Roger Gateson, Dec. 5, 2010
This homily is also available in audio form:
Advent II Dec 5, 2010 Make it Real
Isaiah 11: 1-10 Psalm 72 Romans 15: 4-9 Matthew 3: 1-12
It’s the 2nd Sunday in Advent….Every year at this time as the ram’s horn sounds on Steve Bell’s CD – it’s likely a saxophone - and the music of “Ready My Heart” fills the room, I feel a tingle of anticipation. What might Advent bring this year? Neither the stern injunction of John the Baptist to repent, nor the guilty suspicion that I might be one of what John rather harshly calls a “brood of vipers”- even these are not enough to dampen for me the promise of the Advent journey. Every year as the story that first Christmas unfolds, I look for the coming of the Messiah again, in a new way into the world and into my life.
Last week, the Old Testament reading for Advent I was Isaiah 2:1-5. It begins with “the word that Isaiah ‘saw’. God’s Word came to him not as words spoken, but as a vision seen…. more vivid than words, more meaningful than an illustration….it was a vision……a conception of peace and justice… clearly imagined and deeply felt.
Today’s Old Testament reading, also from Isaiah, is rich in playful imagery, warm sentiment, and filled with hope. Who doesn’t delight in the wonderful fairytale images of wolves cuddling up with lambs; leopards snoozing with kids; cows and bears munching grass together; a gentle, “vegetarian” lion; child-friendly snakes”? The challenge is to make it meaningful and real.
Have you caught the vision?
Beyond cartoon-like illustrations, wishful thinking, and sentiment, this is a vision of God’s Kingdom as it was meant to be: a place of peace, understanding, and compassion and justice for all creation…and Isaiah adds, “There will be no hurting or destruction on all God’s holy mountain”. We need to get in touch with the holiness of this vision and God’s determination that it will be so. Warning: it includes the poor, sick, homeless, violent, addicted, greedy….and each other.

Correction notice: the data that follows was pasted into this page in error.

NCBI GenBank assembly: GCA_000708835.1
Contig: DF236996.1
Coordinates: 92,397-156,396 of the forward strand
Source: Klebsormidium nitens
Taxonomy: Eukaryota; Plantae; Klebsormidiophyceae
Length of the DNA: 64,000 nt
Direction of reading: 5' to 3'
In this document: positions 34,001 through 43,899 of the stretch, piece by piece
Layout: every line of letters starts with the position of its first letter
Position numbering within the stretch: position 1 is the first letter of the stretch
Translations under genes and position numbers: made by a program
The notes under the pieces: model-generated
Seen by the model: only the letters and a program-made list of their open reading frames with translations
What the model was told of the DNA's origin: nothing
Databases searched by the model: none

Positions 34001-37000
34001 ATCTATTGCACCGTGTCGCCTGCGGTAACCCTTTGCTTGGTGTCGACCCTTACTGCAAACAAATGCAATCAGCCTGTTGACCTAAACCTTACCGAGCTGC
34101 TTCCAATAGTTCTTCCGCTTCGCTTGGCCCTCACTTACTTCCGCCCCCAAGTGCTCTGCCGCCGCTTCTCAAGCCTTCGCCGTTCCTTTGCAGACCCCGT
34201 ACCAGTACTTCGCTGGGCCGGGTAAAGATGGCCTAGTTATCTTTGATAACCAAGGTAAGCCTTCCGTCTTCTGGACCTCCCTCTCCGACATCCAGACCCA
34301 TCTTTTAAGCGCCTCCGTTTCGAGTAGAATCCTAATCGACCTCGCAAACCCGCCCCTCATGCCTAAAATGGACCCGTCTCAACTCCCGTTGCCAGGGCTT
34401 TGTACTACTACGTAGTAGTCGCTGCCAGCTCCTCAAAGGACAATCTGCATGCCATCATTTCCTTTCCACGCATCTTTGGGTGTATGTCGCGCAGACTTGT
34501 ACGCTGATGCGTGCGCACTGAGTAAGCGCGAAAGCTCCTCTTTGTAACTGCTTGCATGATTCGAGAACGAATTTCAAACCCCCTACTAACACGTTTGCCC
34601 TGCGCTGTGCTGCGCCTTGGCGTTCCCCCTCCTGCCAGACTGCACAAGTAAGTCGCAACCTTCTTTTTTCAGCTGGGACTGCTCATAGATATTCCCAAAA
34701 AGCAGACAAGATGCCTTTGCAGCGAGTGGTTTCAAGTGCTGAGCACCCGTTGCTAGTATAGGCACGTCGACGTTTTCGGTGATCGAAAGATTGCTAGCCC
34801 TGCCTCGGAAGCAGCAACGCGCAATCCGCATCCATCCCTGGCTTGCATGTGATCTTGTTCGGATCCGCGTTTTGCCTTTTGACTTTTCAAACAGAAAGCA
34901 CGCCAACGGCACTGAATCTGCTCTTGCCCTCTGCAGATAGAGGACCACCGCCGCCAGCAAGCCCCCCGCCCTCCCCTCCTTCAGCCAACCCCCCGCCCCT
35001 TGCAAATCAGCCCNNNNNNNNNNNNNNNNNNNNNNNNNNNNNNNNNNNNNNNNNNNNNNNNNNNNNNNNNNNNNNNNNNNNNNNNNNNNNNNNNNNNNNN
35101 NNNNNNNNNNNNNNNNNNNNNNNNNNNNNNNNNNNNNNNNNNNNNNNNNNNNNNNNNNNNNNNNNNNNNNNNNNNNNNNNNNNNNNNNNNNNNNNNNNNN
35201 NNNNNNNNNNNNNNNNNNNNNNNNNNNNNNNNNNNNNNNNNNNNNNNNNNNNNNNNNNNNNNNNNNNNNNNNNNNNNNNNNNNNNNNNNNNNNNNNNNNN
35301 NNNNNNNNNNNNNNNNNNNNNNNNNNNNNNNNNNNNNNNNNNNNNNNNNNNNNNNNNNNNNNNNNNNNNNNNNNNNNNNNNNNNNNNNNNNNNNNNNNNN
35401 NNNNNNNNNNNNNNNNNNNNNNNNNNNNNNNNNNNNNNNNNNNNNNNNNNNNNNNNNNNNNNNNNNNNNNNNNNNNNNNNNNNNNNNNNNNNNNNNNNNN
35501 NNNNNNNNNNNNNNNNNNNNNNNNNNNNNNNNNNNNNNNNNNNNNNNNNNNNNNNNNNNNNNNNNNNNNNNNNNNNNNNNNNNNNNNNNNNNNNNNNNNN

And what is the link between Isaiah’s Vision and the Messiah? Perhaps it’s obvious but, it is Jesus’s coming that takes us from A to B – shows the way from extravagant vision to promised reality.
The Messiah will come, says Isaiah, with “the spirit of the Lord upon him”. This spirit of the lord will be manifest as righteous judgment for the poor; equity for the meek; an end to wickedness;….and in righteous and faithful living. He will be as a beacon to all. “This shoot out of the stump of Jesse shall stand as a signal to the peoples and the nations shall inquire of him. He will teach us his ways and we will walk in his path,” says Isaiah.
How is it going - following in Jesus’s path?
Each year in Advent John’s challenge is before us, “Repent, the kingdom of heaven has come near. Repent! Recognize the wrongs of your past actions and change your ways,” says John.
We joyfully proclaim that Emmanuel is coming to confirm the promises of God to all people. We confess and ask God to ready our hearts. Then what? Sometimes it seems we wait, and then…. too often….. at best we turn to celebration, and at worst return to business as usual. My repentance must bear fruit worthy of it, or it is hollow. Until I make changes, however small, in thought and action, my intention is pointless. This need not be a heavy guilt-ridden thing; rather a conscious making of some changes.
What’s the use anyway? Why carry this vision?
It is sad to contrast Isaiah’s vision with the current reality of so much of our world. Consider Korea, Sierra Leone, Afghanistan, Iran, the Canadian north, North Winnipeg, West Broadway, Wolseley? Looking around, one might well give up on the world and the vision itself. The poverty, injustice, violence, and greed in our world, can be overwhelming.
I came across a definition of hope last week: Hope is a positive belief in a positive outcome; a feeling that something desired may happen whether or not the outlook warrants it. We choose not to despair, and we choose to hope, because of the promises of God such as we have heard this morning. These promises were given not as a consolation or distraction, but as an encouragement to rise to the challenge of participating in what shall eventually be – the challenge of Isaiah’s vision.
The stirring vision of peace, freedom, and justice has been realized in many places and by many individuals. Examples of generosity and compassion are many, but much of the world still cries out. Far from being mere spectators waiting for this promised transformation, we are called to be in partnership with God to bring the vision to fruition in our own homes, neighborhood, place of employment, and in the wider world. In every street, on every day, we need to live with the vision of Isaiah before us. We have seen the beacon, and as disciples of Jesus, we have been taught his way, our way forward. It’s not easy; but it is clear.
This Advent as you hear the ram’s horn and the call to ready your heart, as you answer John’s call to repent, as you reflect on the words of Isaiah, take heart – dare to dream the dream, follow the Messiah, carry the vision and in your own little corner, choose some small way to make it real.
#16 G.o.W. songbook